So Much Wrong, Part 2: thunderf00t and Sexual Harassment


So here’s Part 2 of my new series on thunderf00t’s horrible post about sexual harassment.

As some of you may know, videoblogger thunderf00t has recently joined the Freethought Blogs network — and has weighed in on the conversation about sexual harassment at conferences. Saying, essentially and among many other things, that:

*THIS REALLY ISN’T A BIG PROBLEM*

and that:

Put simply, YES talking about sexual harassment can sometimes be a bigger problem than sexual harassment.

There is so much wrong packed into this one post, I could write an entire novel-length systematically dismantling everything that’s wrong with it. But I don’t have time or energy for that today… and I can’t imagine anyone having it in them to read it anyway. So I’m going to look at one piece of this wrong at a time, until I get bored or otherwise sick of it.

Today’s piece of wrong:

Further it’s my personal experience that sexual harassment affects only a very significant minority of attendees. Indeed I personally know prominent women who went to TAM last year who said from a harassment point of view, it was the cleanest TAM yet (battle fought and game won?). So the full scope of the problem is a minority of a minority. As such do you really think this is the priority target where you will get best bang for your buck in terms of focusing hard won resources, or focusing the attention of the online community?

Where to begin? So much wrong, packed into just one paragraph.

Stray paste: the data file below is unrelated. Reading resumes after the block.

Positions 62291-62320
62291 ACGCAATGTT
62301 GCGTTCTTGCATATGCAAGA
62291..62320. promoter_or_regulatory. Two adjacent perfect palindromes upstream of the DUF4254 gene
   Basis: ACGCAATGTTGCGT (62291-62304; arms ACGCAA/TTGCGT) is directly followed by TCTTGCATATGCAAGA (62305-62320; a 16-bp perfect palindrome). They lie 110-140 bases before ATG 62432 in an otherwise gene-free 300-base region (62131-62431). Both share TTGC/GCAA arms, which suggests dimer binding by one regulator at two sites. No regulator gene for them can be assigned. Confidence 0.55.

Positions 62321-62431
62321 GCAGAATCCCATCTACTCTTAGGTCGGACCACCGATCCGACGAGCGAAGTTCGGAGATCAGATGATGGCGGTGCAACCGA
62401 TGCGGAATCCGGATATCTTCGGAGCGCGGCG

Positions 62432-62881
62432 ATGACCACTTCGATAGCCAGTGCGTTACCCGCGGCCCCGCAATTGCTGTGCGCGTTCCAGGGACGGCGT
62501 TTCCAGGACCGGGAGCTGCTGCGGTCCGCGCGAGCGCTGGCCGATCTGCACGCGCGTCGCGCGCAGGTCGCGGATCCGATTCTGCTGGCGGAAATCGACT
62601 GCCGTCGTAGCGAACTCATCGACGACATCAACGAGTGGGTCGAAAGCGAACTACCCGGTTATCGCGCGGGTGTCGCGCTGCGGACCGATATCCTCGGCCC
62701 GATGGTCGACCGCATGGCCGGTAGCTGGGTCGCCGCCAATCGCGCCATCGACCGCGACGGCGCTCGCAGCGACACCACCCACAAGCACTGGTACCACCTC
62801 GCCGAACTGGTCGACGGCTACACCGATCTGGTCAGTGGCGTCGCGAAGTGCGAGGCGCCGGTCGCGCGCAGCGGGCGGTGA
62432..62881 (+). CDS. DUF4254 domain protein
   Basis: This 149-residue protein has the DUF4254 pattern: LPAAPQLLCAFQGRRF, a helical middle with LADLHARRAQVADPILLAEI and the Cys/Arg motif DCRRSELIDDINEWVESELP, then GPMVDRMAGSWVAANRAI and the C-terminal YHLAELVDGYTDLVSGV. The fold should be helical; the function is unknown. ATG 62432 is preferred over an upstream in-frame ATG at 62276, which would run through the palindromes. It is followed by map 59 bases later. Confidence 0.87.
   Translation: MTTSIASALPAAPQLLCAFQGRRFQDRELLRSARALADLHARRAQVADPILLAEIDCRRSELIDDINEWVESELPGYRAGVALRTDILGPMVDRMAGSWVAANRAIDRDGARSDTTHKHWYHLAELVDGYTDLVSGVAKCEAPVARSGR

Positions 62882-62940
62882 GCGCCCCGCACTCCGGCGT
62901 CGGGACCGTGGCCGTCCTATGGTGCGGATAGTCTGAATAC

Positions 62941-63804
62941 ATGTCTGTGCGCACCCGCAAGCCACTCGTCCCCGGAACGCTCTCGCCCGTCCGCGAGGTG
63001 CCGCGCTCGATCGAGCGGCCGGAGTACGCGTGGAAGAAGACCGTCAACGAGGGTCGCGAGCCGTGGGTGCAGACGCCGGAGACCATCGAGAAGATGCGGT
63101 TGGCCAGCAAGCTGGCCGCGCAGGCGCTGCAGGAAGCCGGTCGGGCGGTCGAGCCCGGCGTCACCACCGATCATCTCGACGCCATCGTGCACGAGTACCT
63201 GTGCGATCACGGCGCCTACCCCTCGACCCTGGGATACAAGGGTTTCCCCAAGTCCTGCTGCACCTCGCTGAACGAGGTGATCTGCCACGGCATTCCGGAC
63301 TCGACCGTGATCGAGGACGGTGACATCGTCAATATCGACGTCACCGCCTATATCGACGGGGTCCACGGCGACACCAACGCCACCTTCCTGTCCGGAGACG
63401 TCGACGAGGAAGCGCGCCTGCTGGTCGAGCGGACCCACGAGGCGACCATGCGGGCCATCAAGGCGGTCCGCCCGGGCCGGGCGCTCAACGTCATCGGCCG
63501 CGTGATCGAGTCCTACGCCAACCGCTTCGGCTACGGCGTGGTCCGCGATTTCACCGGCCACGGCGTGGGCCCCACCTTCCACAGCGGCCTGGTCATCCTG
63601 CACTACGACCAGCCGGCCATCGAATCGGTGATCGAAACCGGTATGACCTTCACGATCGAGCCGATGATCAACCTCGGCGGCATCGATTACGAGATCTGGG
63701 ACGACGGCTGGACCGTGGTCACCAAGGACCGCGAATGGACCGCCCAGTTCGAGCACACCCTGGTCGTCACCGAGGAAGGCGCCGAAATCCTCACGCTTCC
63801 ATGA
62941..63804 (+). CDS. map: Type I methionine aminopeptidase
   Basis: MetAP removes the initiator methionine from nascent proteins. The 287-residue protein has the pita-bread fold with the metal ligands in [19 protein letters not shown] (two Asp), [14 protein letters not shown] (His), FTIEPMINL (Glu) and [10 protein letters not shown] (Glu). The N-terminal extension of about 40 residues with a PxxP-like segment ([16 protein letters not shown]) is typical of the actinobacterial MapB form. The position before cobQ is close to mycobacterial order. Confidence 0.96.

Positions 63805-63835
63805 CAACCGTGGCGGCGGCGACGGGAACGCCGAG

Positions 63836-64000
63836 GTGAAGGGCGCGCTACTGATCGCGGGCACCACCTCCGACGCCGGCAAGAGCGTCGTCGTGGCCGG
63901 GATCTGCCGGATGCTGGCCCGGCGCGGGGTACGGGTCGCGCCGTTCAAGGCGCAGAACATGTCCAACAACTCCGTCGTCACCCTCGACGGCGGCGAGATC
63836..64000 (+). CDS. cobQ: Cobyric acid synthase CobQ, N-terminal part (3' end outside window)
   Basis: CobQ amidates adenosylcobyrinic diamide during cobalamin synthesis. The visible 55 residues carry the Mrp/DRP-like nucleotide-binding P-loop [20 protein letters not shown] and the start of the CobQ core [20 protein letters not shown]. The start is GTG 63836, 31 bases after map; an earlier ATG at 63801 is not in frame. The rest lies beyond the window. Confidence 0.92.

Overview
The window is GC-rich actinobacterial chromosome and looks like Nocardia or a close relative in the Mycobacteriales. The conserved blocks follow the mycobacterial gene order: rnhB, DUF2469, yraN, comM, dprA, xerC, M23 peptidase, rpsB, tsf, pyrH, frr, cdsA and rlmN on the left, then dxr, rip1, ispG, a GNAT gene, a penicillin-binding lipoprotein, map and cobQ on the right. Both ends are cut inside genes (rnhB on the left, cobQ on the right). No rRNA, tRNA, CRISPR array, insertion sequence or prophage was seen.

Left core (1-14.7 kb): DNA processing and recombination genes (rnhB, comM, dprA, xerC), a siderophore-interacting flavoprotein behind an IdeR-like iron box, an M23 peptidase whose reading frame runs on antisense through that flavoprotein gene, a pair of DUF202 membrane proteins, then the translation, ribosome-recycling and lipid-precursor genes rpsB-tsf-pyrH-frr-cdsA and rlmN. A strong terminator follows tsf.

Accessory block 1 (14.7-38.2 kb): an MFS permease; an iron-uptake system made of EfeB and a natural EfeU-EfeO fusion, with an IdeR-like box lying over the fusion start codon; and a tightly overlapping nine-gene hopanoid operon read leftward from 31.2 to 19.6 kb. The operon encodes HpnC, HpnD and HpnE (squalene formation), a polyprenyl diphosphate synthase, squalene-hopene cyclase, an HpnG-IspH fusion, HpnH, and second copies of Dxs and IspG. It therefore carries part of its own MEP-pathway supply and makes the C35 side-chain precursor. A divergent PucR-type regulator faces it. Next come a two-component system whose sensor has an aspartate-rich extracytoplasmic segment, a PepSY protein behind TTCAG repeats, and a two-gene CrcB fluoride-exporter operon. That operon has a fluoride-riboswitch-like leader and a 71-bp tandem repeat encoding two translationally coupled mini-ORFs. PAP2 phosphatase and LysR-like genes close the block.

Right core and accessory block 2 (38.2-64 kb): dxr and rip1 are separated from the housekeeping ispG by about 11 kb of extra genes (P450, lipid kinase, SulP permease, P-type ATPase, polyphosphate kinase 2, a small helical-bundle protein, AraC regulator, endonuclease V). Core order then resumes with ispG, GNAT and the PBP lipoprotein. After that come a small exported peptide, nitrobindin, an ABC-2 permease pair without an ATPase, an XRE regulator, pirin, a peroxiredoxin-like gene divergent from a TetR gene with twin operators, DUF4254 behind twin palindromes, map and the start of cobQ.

For starters: “thunderf00t’s personal experience” does not equal “accurate statistics on the frequency of sexual harassment at atheist/ skeptical conferences.”

This is one of the reasons many people think reporting procedures are a crucial part of a conference’s code of conduct. Organizations need to know how often these incidents happen, so they know how serious a problem it is and can take appropriate action. There is actually some data on how common harassment is at atheist/ skeptical conferences — and it’s not trivial. It’s not happening every second of every day, but it’s more common than many people think, and it’s almost certainly under-reported. (And my guess would be that it’s even more under-reported to thunderf00t: given his evident lack of sympathy or concern about this issue, he’s pretty much the last person I’d talk to about being harassed.)

Second: So what if it only affects a minority of participants? Assault only affects a very significant minority of the population. Should we therefore not have rules against assault?

This point literally makes no sense. Yes, most people at conferences are decent people who behave themselves and treat one another well. But sexual harassment does happen, and it’s not some wildly implausible one-in-a-billion event. At the last TAM, it happened at least twice in the course of the long weekend — and those are just the incidents that have been publicly reported and widely discussed. Why shouldn’t conferences have rules against it?

I’m mostly trying to avoid getting personal in this series. But I feel like I need to say this: It’s hard to escape the conclusion that, when thunderf00t says that sexual harassment “affects only a very significant minority of attendees,” what he means is, “it doesn’t affect me — therefore, we can all ignore it.”

Third: It’s very possible that, from a harassment point of view, last year’s TAM was the cleanest TAM yet. Again, we don’t know, because we don’t have records. But assuming for the sake of argument that this is the case:

LAST YEAR’S TAM HAD A SEXUAL HARASSMENT POLICY IN PLACE, WHICH WAS HIGHLY PUBLICIZED AND DISSEMINATED TO ALL PARTICIPANTS.

If the battle against sexual harassment at conferences is indeed being won, why would you argue so vehemently against what is very likely one of the key elements in that victory?